By Greg Johnson, Director of Water/Wastewater, WSB
With new technology and aging infrastructure, communities are adapting to unpredictable changes that affect their water management planning. From risk management to wastewater facility management, we’ve compiled a list of the top 10 challenges public water systems are facing and the solutions we’re developing with our clients to solve them.
RENEWAL AND REPLACEMENT OF AGING WATER INFRASTRUCTURE
Many communities rely on water infrastructure that is over 50-years-old, leaving them more susceptible to contamination or water main breaks. To extend the lifespan of aging infrastructure, communities are replacing or modernizing their water systems. Some unique improvements include biological filtration systems or the development of smart water systems that use advanced controls.
LONG-TERM WATER SUPPLY
The supply of water, one of our world’s most precious resources is one of the most critical issues facing metro areas with high consumption rates. Bustling communities are pumping more from their aquifers, resulting in lower water supplies. We’ve worked with many communities to locate new water sources and develop sustainable water practices and water supply plans that protect their resources and prepare them for future needs.
We often don’t think about groundwater, where it goes and where it comes from. For example, determining how wells will be impacted when implementing a new water source or mitigating a contaminated aquifer with groundwater modeling helps communities improve water system operations.
COMPLIANCE WITH CURRENT AND FUTURE REGULATIONS
Public water systems must meet regulations enforced by the Department of Health and the Environmental Protection Agency. Proactive contaminant management and testing are creating opportunities to better manage contaminants and resolve potential problems before they occur.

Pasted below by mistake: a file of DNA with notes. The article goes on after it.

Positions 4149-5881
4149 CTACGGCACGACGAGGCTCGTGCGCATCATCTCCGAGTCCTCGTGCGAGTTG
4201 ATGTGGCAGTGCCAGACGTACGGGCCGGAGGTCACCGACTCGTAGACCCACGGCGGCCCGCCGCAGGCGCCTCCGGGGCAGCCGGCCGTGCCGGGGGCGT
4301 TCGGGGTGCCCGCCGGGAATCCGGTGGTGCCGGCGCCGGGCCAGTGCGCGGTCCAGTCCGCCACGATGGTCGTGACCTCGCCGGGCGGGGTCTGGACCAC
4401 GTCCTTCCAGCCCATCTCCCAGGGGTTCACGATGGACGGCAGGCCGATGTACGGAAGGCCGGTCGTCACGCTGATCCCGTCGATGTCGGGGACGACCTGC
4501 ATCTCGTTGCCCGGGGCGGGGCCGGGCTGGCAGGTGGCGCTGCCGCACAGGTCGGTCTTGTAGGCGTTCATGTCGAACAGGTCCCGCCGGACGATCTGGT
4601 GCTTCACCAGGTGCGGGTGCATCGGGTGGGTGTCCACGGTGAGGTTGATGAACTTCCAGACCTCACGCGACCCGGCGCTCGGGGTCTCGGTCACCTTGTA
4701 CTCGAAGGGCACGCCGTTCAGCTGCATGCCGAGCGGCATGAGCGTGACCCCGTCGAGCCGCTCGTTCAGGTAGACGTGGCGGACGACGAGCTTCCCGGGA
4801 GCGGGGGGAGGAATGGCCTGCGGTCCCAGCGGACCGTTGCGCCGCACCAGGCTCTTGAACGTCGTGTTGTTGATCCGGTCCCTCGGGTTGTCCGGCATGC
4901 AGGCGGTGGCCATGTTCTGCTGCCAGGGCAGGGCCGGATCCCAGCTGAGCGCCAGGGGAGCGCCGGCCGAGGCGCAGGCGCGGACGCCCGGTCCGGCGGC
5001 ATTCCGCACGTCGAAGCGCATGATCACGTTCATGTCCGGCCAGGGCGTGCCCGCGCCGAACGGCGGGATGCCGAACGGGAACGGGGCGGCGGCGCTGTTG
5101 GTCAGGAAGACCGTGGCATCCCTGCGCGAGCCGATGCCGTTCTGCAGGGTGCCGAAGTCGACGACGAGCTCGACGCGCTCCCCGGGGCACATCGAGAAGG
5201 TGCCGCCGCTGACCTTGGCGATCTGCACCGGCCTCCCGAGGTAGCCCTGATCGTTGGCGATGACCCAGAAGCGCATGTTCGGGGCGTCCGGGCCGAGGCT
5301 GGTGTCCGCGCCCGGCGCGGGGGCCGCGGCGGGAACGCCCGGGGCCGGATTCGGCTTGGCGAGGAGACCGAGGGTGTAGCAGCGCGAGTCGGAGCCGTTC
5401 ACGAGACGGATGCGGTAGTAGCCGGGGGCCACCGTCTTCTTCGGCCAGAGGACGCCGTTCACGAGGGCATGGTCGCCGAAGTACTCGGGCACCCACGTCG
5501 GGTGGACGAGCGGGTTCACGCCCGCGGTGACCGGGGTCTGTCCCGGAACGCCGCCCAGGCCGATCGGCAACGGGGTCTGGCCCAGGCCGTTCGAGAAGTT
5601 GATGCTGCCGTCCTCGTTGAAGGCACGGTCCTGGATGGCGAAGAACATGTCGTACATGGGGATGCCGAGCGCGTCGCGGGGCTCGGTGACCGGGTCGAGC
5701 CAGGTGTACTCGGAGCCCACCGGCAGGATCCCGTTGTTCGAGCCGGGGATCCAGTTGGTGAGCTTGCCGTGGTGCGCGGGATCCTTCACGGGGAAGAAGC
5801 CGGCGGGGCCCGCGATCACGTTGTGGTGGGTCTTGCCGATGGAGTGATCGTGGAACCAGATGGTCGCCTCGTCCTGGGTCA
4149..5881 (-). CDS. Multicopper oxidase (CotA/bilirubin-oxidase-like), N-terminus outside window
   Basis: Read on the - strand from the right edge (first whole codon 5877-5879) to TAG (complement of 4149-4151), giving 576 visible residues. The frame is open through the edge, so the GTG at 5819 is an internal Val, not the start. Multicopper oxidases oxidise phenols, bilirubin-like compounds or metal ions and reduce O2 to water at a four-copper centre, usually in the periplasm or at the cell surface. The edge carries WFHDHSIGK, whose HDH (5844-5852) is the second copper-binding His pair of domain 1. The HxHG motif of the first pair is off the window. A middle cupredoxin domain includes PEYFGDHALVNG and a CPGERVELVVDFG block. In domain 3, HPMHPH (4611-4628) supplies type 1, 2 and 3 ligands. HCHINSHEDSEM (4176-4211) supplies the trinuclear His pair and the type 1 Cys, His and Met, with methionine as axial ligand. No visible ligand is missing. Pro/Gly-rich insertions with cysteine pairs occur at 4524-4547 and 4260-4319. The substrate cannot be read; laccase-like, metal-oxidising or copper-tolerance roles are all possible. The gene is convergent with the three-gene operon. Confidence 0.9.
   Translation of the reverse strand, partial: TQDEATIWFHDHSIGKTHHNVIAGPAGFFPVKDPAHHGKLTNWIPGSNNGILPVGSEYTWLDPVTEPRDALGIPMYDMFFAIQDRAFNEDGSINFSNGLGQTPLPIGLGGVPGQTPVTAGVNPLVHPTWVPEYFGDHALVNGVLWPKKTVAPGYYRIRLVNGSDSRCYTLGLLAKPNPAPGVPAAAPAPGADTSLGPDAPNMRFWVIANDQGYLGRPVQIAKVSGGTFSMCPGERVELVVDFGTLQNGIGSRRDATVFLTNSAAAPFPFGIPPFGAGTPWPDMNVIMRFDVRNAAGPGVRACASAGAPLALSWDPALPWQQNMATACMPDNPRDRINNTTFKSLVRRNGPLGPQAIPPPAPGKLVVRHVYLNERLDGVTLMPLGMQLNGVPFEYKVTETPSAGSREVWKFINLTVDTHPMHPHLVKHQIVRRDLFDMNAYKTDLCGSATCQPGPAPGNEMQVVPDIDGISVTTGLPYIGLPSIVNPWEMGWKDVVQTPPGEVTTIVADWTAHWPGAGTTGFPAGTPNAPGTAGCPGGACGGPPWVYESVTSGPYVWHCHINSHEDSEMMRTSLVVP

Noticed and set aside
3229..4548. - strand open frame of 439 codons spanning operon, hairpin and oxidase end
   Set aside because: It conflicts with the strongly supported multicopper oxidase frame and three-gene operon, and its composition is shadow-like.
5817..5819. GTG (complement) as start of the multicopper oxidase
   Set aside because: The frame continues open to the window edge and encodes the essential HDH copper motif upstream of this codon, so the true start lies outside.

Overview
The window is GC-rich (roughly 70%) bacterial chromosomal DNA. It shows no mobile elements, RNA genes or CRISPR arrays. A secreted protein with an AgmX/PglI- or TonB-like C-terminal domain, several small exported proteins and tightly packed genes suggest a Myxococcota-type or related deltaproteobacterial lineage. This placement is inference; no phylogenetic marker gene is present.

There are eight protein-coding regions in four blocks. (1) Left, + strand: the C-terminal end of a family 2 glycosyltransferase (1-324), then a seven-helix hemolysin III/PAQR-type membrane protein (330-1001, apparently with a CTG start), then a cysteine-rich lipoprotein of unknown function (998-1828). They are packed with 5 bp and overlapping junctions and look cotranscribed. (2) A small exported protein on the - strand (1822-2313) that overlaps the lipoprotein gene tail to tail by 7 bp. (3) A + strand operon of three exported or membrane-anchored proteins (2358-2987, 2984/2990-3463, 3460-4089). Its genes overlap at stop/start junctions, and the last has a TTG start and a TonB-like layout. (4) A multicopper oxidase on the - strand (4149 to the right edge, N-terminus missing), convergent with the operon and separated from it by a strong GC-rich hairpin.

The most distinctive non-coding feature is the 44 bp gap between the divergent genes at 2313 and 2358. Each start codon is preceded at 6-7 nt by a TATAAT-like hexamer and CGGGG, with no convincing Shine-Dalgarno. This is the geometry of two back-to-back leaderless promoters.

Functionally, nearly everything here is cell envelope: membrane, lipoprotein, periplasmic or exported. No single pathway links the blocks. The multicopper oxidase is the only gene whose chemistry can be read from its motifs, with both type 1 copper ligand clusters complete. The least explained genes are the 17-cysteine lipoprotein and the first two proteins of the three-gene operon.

Understanding the age of a system, how it’s maintained and allocating funds for improvements help a community run more effectively. Developing an asset management plan supports all existing infrastructure within a community.
FINANCIAL ASSISTANCE FOR CAPITAL IMPROVEMENTS
Many communities cannot make improvements without funding and are hesitant to raise their utility rates, and grants and funding opportunities can be scarce. Exploring potential resources, partnerships and non-traditional funding possibilities creates more access to capital.
SOURCE WATER PROTECTION
Many communities are making great efforts to protect source water such as groundwater, wells, rivers or lakes from potential contamination. This is a progressive, preventive measure to sustain water supply. Creating a quality wellhead or source water protection plan is essential for protecting a community’s drinking water from potential contaminants.
In 2018, the America’s Water Infrastructure Act was signed into law. The law requires community public drinking water systems serving more than 3,300 people to complete or update their Risk & Resilience Assessment (RRA) and Emergency Response Plan (ERP). These plans help communities better understand where risks lie and how to prepare for the unexpected.
WATER CONSERVATION AND EFFICIENCY
Many communities are working towards becoming green, sustainable, smart cities. Water supply plans evaluate conservation efforts while determining where efficiencies should be developed.
EXPANDING WATER REUSE
Reusing stormwater is a trend that has skyrocketed in recent years. Pumping stormwater into irrigation systems or other water reuse methods conserves water without tapping into the public water supply.
Greg is the Director of Water/Wastewater at WSB with over 26 years of water and wastewater engineering experience in project planning, design, and construction administration of water treatment facilities as well as with groundwater and surface water supplies, water storage structures, water distribution systems, wastewater treatment facilities, and lift stations.
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